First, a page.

• The number of infections will increase. For this reason it is important for critical infrastructure operations – such as the fire brigade, police, rescue services – to be able to guarantee availability even with numerous employees absent. These organisations are therefore encouraged to review and update their pandemic plans.
  • The tough restrictions on unvaccinated persons remain in place. The following continue to apply: 3G (vaccinated/recovered/tested) at the workplace and on public transport, 2G (vaccinated/recovered) for cultural and leisure activities (e.g. cinemas, theatres, restaurants), and also shops, with the exception of stores that sell groceries and convenience goods. Depending on regional infection incidence, a test may also be necessary for vaccinated and recovered persons, i.e. 2G+ (vaccinated/recovered + test). 
  • For private get-togethers – whether indoors or outdoors – that include persons who are not vaccinated or who have not recovered from the disease, the following rules still apply: Only members of one’s own household and a maximum of two persons from another household may meet. If everyone is vaccinated or recovered, the maximum number of people who can meet is ten as of no later than 28 December. Children under the age of 14 do not count.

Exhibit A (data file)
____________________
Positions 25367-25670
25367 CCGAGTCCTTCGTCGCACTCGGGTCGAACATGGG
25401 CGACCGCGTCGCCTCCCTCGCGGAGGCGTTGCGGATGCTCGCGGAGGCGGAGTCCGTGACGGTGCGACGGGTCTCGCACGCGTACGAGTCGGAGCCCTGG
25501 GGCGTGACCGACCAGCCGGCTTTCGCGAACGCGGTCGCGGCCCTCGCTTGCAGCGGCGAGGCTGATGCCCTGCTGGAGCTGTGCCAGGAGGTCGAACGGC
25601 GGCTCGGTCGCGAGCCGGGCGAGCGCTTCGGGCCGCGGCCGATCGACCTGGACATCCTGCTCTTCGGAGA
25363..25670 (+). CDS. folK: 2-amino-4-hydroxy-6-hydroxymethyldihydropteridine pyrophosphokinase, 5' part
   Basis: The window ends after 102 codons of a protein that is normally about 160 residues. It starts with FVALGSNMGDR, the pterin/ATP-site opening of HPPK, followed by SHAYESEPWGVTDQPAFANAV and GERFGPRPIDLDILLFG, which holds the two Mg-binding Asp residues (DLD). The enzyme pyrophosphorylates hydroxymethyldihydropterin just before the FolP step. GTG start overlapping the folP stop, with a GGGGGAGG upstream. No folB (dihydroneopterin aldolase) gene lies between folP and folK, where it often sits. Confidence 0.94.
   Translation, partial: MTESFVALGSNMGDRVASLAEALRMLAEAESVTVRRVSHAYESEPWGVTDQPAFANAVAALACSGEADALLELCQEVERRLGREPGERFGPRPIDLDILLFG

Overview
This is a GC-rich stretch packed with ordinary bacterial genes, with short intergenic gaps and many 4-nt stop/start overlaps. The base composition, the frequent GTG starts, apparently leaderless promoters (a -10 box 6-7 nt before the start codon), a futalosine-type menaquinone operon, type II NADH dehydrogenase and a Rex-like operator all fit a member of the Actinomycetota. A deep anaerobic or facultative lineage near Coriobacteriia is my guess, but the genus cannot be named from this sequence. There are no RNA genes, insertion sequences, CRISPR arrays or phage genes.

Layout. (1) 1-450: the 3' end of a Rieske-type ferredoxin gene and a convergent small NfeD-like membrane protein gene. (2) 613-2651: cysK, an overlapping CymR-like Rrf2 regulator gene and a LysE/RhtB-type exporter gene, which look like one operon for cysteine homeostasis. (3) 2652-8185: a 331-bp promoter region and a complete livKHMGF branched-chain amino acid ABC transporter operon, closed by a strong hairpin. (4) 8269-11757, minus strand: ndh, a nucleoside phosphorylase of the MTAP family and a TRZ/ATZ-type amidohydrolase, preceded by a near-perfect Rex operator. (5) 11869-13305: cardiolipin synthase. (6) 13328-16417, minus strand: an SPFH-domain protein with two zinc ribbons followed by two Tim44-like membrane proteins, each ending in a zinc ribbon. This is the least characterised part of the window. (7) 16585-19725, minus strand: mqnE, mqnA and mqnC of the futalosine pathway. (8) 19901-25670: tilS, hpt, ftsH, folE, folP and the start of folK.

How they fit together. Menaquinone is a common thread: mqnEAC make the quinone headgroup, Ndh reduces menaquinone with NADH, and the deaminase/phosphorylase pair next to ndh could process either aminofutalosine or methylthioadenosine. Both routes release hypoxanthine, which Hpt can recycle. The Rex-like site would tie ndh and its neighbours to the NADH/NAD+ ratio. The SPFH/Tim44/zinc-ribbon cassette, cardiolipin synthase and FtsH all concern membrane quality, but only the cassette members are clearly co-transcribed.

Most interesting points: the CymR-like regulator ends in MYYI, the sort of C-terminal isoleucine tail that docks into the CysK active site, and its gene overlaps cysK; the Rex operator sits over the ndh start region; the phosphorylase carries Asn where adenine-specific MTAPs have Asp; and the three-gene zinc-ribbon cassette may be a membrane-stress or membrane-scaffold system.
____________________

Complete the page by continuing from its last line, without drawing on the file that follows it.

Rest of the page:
• Large-scale events of national relevance such as football matches will take place without spectators as of no later than 28 December 2021. From this date onwards at the latest, in those federal states where the regional parliaments have determined that an epidemic situation applies, clubs and discotheques with indoor premises will be closed and dance events will be prohibited.
  • Financial support continues to be available for companies affected by the coronavirus protection measures under the Bridging Aid IV assistance programme.
  • In order to relieve hospitals, the Federal and Länder Governments decided some time ago that the sale of fireworks for New Year’s Eve would be banned. There will also be a ban on gatherings and get-togethers on New Year’s Eve and New Year’s Day.

The agreed measures are to be implemented through the coronavirus protection ordinances applicable in the respective federal states. The Federal and Länder Governments will meet again on 7 January 2022.

Standing together to tackle the pandemic effectively

The Federal Chancellor is certain that the vast majority of the population will behave responsibly and cautiously over the Christmas period. The past two years indicate that Christmas has not proven to be a great pandemic driver. This was why the conscious decision was made not to implement the measures until after Christmas.

“This pandemic is trying for all of us,” said Federal Chancellor Scholz. “But we have no other options. Once again, we have to stand together – and frequently keep a distance, too. We need to protect ourselves and our loved ones. If we’re able to do this with all the common sense we have as human beings, we’ll be able to successfully overcome the next wave of the coronavirus.”

In its first statement, the panel of scientific experts appointed by Federal Chancellor Scholz to support the handling of the COVID-19 pandemic pointed out the dangers posed by the new Omicron variant of the coronavirus. The expectation is that it will give rise to enormous challenges. This is because the Omicron variant infects “significantly more people within a very short period of time, also involving vaccinated and recovered individuals in the infection process to a greater extent,” said the experts, and potentially resulting in an “explosive spread”.